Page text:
Is there any better way to feel connected with the meaning of life than by walking among the dead?
Whenever I wander through the cemetery near my inner city Brisbane house, I think about the people who once walked the land I now walk, warmed by the same sun.
I learned of bravery and tragedy among the graves of those lost in war. When I pass by small stones raised to lost children, I contemplate pain, suffering, and loss.
Reading of a dearly beloved husband, father, and grandfather fills me with thoughts of a long life filled with joy and sadness, triumph and disappointment.
And when I find inscriptions written in languages other than my own, or expressions of faith different from the one I was brought up with, I reflect on the great differences of life, the oneness of death, and the marvel of us all sharing space, both within and beyond the cemetery walls.
Brisbane has remarkable cemeteries, from Toowong and South Brisbane to Brookfield and Bald Hills. But are we the living making the most of these expansive, tree-lined spaces?
Cemeteries exist in the same dense, land-locked suburbs where people feel short on space to move and meet each other. Cemeteries tend to be large. Cemeteries might be council-run and come with parking spaces, bathroom facilities, and drinking water fountains. Cemeteries tend to be peaceful, contemplative places and might have tall trees, meandering paths, manicured lawns and ponds, and, in some cases, kangaroos, possums, ducks, and frogs. And people who visit people they care for. In other words, cemeteries are the perfect antidote to the chaos of crowded, high-density, disconnected living.
Toowong cemetery: ‘Cemeteries exist in the same dense, land-locked suburbs where people feel short on space to move and meet each other.’ Photograph: Kris Olin/Alamy
I think about this when I visit Nan and Grandad at their place of eternal rest. I don’t see it often enough, but when I do, I’m glad for this space of quiet repose. They are buried on church grounds, and I like the idea they watch bridal parties come and go; hear families celebrating christenings, and counsel mourners grieving the loss of another loved one. When I visit, I kiss their headstones and trace the letters of their names – the shared letters of our family name – and I miss them, love them, and feel grounded in the dirt around them. Sometimes I bring my young daughter, although she never knew Nan and barely remembers Grandad. Mostly, I go alone.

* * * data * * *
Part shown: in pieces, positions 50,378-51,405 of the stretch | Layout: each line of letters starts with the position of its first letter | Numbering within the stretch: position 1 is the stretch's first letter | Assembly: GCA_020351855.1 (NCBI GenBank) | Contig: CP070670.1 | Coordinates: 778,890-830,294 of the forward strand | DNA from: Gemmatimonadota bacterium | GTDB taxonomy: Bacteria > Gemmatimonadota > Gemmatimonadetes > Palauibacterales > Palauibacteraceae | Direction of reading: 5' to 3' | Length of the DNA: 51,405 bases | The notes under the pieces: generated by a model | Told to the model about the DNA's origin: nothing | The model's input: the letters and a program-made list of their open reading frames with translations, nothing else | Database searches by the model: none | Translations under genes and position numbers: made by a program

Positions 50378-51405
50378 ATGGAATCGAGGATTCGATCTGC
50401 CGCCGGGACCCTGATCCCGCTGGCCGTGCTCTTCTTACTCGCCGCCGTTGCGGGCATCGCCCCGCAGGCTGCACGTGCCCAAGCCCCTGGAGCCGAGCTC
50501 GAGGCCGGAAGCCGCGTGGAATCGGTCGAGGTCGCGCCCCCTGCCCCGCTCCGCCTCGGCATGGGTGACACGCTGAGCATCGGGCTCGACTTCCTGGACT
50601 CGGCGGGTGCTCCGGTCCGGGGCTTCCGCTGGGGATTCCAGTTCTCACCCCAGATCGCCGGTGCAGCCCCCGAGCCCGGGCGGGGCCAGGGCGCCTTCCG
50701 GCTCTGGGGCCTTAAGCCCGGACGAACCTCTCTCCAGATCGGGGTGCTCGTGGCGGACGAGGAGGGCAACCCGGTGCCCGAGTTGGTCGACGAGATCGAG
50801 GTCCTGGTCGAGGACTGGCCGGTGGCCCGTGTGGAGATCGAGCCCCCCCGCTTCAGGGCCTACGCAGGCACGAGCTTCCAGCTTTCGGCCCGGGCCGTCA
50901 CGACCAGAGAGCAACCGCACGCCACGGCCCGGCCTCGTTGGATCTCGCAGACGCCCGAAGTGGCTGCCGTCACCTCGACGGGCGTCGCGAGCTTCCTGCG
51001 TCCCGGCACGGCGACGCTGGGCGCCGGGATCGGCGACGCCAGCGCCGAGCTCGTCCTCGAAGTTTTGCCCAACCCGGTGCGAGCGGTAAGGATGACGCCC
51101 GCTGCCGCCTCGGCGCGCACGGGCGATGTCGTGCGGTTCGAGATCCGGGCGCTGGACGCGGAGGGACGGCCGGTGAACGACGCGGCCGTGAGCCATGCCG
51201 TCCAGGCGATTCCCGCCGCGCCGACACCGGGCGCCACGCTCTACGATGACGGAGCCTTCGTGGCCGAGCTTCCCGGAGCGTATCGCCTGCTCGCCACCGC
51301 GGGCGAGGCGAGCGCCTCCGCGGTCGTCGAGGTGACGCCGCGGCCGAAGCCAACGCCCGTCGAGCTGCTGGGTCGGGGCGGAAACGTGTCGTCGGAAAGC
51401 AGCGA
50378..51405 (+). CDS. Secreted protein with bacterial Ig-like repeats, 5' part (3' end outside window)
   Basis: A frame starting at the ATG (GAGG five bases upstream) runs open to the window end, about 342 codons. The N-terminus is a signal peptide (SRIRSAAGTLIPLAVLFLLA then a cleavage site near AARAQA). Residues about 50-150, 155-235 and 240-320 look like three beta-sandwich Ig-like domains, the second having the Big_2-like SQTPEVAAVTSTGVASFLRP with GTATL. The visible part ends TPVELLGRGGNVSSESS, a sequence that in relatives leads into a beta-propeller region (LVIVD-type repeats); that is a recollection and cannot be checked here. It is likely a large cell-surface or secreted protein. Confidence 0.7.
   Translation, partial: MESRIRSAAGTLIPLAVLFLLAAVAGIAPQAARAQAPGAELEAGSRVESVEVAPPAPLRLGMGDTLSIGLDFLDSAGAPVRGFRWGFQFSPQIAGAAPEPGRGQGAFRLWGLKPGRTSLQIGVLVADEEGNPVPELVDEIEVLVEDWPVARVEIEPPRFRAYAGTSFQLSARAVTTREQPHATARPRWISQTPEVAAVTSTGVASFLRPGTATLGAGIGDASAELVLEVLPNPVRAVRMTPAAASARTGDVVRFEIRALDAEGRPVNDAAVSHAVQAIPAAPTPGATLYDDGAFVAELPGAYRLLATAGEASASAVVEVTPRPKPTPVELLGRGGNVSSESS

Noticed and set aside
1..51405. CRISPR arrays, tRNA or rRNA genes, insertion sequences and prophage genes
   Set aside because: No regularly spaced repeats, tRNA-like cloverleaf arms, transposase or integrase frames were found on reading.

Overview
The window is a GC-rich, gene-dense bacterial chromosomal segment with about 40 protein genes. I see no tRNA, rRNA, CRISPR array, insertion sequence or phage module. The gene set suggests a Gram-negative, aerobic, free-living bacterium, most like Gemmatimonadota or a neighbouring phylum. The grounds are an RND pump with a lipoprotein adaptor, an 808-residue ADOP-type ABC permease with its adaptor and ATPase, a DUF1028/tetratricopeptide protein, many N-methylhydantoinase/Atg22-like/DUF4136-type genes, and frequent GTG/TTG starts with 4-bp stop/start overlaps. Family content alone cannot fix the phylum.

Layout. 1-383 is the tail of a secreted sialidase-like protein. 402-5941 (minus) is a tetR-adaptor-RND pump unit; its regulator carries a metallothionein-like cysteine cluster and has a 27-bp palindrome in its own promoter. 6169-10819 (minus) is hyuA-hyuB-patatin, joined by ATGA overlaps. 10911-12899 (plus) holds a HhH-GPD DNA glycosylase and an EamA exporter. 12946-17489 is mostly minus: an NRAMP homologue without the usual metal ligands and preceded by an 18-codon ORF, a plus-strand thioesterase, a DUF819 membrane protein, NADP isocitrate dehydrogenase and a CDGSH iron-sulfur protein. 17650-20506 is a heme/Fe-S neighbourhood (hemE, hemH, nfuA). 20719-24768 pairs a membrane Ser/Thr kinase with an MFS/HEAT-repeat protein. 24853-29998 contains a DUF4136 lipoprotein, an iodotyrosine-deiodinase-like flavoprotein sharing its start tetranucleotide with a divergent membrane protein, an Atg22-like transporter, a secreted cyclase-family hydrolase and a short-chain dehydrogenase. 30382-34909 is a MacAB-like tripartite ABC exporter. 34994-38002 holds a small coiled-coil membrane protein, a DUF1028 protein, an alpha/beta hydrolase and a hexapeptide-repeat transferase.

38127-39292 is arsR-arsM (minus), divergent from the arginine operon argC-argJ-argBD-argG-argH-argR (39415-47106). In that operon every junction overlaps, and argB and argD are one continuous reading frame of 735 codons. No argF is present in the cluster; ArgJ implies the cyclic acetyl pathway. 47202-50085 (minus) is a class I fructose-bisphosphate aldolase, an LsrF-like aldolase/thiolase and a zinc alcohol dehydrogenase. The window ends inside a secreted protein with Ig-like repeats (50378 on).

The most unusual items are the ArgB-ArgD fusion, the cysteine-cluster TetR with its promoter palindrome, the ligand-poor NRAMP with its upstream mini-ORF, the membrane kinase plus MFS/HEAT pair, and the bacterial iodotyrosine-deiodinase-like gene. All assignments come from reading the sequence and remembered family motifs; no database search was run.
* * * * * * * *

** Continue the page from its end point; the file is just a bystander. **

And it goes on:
Cemeteries are places for mourning. And that must be respected.
But cemeteries also have a history as recreational places, central to community life. In his study of American cemeteries, Keith Eggener points out that large cemeteries built in American cities during the 1830s filled a void later addressed by public art galleries and parks. They were places for funerals, picnicking, hunting, and carriage racing. They were such popular guidebook issued. Indeed, in Brisbane today, you can take a guided tour of some historic cemeteries; some are self-guided, and others are conducted in groups. There’s still an interest in cemeteries that goes beyond their primary purpose.
So what more could be done? A swing set under a shade sail and some more bubblers would be a start. We could welcome public lectures, art classes, or meditation meets and consider the magic of concerts in cemeteries (just to be clear: I’m thinking more string quartet than stage spectacular). For example, underground opera in the old Spring Hill Reservoir has transformed a place rich in heritage value but poor in public relevance into a beacon of Brisbane’s cultural landscape.
As ever, it all comes down to balance. Living beings are complex, different, and demanding – we want to live in the city, but we like big open spaces to play in. We want freedom for ritual, religious practices, rites of passage, and reflection, but we can’t all agree on the hows, wheres, and whys. I want to reimagine cemeteries respectfully, but I recognize many are happy with them exactly how they are. I’m sure there’s one thing on which we can agree: that we all hope to one day rest in peace. And that’s OK.